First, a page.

The second installment of a series designed to reveal whether batters are striking back against defensive shifts.
Last week I started a season-long series devoted to tracking bunts for base hits with the infield shift in effect; this is the second installment. To bring you up to speed on the series’ premise and methodology will take but two brief excerpts. Excerpt one:
Stuff that had never happened happened, but did it happen if we don't notice it happening?
As was immediately identified by everybody with a Play Index subscription and/or common sense, Danny Salazar's 3.2/6/5/5/2/10 pitching line yesterday was a unique pitching line. Shoot, the bookends alone are brand new; all the hits, runs, and walks are irrelevant, as there has never been a 3.2 inning, 10-K start before. To this, the esteemed Zachary Levine suggested that
2013 first overall pick Mark Appel made an exhibition start in Houston, and PITCHf/x was watching.
Earlier this week we got our first look from a pitch tracking system at Mark Appel, the first overall selection in the 2013 draft and one of Houston’s (and baseball’s) top prospects. The data come from a preseason exhibition contest that was played on the final day of spring training—but because it was played in Houston, and because the PITCHf/x cameras were operational and outputting information, we got some stats to supplement the scouting reports we’ve read.
After two years on the shelf with a shoulder injury, Michael Pineda appears to have recovered his old stuff.
The Yankees got a major boost during the opening week when Michael Pineda took the mound for his first MLB game since 2011. When we last saw Pineda, he was wearing a Mariners uniform and facing a sudden dropoff in velocity, the first sign of the shoulder woes that have kept him out of the big leagues since his days in Seattle.
BP teams up with again Fantasy Rundown to provide your 2014 top prospect compilations
Over the past several years, I've put together top prospect compilations from sources across the Internet. I have linked to the files below. The Excel workbooks contain tabs at the bottom representing each of the league’s divisions as well as a tab for top 100 lists and positional analysis.
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All of the stats about your 32 prediction contest ballots.
This year’s 32 Predictions contest had almost the exactly the same number of entries as last year’s, with 686. Forty-nine entries left at least one question blank, and 11 of you decided not to name your entry. (At least we can never make fun of you for it.)
Important things that happened when Daniel Murphy went away.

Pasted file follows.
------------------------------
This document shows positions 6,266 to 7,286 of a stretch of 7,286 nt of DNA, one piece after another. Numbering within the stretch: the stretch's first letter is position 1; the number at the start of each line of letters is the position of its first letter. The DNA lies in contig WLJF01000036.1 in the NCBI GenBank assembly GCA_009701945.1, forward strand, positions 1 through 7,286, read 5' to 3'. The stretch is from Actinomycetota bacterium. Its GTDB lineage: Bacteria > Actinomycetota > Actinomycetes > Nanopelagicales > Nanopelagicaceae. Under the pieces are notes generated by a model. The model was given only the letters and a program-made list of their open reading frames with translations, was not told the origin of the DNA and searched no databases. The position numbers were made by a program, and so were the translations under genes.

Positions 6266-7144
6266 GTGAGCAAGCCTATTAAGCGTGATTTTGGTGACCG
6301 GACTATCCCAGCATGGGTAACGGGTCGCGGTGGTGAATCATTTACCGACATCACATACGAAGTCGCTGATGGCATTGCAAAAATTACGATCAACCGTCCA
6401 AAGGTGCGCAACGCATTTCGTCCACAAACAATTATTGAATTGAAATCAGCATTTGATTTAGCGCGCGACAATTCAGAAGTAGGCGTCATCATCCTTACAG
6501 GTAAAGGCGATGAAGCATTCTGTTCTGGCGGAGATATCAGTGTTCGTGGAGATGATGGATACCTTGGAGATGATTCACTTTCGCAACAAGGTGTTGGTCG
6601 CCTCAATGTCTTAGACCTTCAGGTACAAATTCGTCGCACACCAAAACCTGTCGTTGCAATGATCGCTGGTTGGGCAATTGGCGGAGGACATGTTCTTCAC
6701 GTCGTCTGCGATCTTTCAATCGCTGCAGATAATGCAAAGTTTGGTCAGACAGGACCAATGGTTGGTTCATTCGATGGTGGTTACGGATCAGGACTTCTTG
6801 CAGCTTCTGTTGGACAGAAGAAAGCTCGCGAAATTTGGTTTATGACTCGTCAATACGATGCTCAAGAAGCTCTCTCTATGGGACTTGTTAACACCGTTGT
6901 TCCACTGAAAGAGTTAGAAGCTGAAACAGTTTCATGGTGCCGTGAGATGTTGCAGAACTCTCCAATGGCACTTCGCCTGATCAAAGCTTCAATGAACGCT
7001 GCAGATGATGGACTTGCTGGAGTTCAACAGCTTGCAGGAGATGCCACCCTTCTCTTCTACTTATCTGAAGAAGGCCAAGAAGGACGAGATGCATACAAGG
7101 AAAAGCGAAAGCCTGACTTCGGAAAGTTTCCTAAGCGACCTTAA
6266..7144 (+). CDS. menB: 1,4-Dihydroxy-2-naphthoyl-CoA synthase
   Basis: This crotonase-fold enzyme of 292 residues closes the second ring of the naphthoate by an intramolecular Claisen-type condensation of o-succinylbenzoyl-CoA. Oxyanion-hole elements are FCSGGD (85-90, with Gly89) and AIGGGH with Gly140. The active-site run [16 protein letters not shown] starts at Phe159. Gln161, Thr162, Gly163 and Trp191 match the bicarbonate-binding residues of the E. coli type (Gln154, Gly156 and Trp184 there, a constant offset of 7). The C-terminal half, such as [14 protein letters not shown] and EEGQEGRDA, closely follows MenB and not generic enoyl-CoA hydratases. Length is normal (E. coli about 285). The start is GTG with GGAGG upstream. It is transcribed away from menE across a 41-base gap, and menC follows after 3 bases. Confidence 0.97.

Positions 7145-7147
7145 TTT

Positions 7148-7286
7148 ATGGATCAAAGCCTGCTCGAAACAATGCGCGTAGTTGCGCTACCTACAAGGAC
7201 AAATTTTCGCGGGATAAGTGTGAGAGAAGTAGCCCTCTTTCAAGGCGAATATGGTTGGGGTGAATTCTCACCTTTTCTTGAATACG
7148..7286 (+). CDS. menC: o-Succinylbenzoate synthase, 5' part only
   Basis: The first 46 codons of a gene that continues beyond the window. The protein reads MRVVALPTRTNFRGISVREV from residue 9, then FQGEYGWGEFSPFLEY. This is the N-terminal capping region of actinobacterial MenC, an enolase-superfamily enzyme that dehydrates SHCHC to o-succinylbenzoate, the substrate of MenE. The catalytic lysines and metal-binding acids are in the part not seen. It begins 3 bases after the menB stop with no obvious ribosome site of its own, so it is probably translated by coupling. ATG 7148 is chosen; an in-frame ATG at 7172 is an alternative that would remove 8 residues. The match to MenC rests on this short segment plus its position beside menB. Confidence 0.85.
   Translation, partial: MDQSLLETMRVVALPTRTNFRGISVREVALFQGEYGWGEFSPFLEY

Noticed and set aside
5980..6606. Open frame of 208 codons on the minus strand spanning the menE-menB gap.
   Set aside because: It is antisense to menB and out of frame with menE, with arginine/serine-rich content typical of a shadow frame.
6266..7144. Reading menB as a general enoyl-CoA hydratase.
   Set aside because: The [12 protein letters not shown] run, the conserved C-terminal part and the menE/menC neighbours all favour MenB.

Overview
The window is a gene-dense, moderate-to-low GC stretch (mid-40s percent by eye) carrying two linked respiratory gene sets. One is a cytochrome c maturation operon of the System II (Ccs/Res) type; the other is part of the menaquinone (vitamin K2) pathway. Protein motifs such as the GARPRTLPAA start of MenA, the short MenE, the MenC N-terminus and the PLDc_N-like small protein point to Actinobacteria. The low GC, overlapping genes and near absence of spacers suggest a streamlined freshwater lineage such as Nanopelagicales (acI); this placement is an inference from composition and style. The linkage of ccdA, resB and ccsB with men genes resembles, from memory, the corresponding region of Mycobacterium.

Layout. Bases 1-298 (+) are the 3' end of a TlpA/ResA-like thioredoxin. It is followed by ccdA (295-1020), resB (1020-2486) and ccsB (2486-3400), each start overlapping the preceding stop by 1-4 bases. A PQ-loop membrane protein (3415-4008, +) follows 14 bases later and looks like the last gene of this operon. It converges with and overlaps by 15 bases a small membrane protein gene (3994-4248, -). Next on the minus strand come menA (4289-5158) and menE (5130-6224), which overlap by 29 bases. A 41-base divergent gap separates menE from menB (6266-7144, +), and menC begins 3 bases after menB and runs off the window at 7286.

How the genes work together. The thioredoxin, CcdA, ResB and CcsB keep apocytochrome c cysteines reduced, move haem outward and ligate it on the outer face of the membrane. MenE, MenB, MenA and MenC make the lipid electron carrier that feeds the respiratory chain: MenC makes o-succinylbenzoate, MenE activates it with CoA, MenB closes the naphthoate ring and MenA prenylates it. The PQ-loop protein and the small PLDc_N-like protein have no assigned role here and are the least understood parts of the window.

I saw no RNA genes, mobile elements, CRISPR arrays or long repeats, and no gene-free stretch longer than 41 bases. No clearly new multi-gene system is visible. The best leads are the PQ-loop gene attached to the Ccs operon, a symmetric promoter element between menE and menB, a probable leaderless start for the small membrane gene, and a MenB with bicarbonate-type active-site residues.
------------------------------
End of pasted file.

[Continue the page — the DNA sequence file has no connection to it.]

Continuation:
Congratulations go out to Mets second baseman Daniel Murphy and his wife on the birth of their first child, Noah on Monday night. Murphy left the Mets and went to Florida to be there for... well, let's see here... ONE OF THE BIGGEST EVENTS THAT WILL EVER HAPPEN IN HIS LIFE. In doing so, Murphy invoked his right, under the MLB Collective Bargaining Agreement, to a few days of paternity leave. The Mets were able to bring up Wilmer Flores to take Murphy's spot on the roster until Murphy returned to actionon Thursday.
Thanks to the well-timed retirements of Chipper Jones, Mariano Rivera, and Derek Jeter, we've been plagued by treated to back-to-back-to back retirement tours in 2012, 2013, and now 2014. Ostensibly, the most memorable aspect of these final laps around the league is the chance to get a last glimpse at an outgoing great, but we all know that what we really remember is each team’s choice of retirement gift. I don’t remember Jones’ ceremony in San Diego, but I do remember that the Padres gave him a surfboard. I don’t recall how the Rays recognized Rivera, but I’ll never be able to unsee the creepy golem-like sand structure they created for the occasion. And so on.
Are you overly optimistic about your favorite team?
Sam Miller and I recently interviewed 28 Baseball Prospectus 2014authors as part of the Effectively Wildseason preview podcast series. At the end of each episode, we asked our guest to predict the 2014 win total for the team we’d just talked about. Listener Jeffrey A. Friedman sent us the following unsolicited submission about bias in these predicted win totals, which we decided to publish with his permission. Beware of bias in your own predictions! —Ben Lindbergh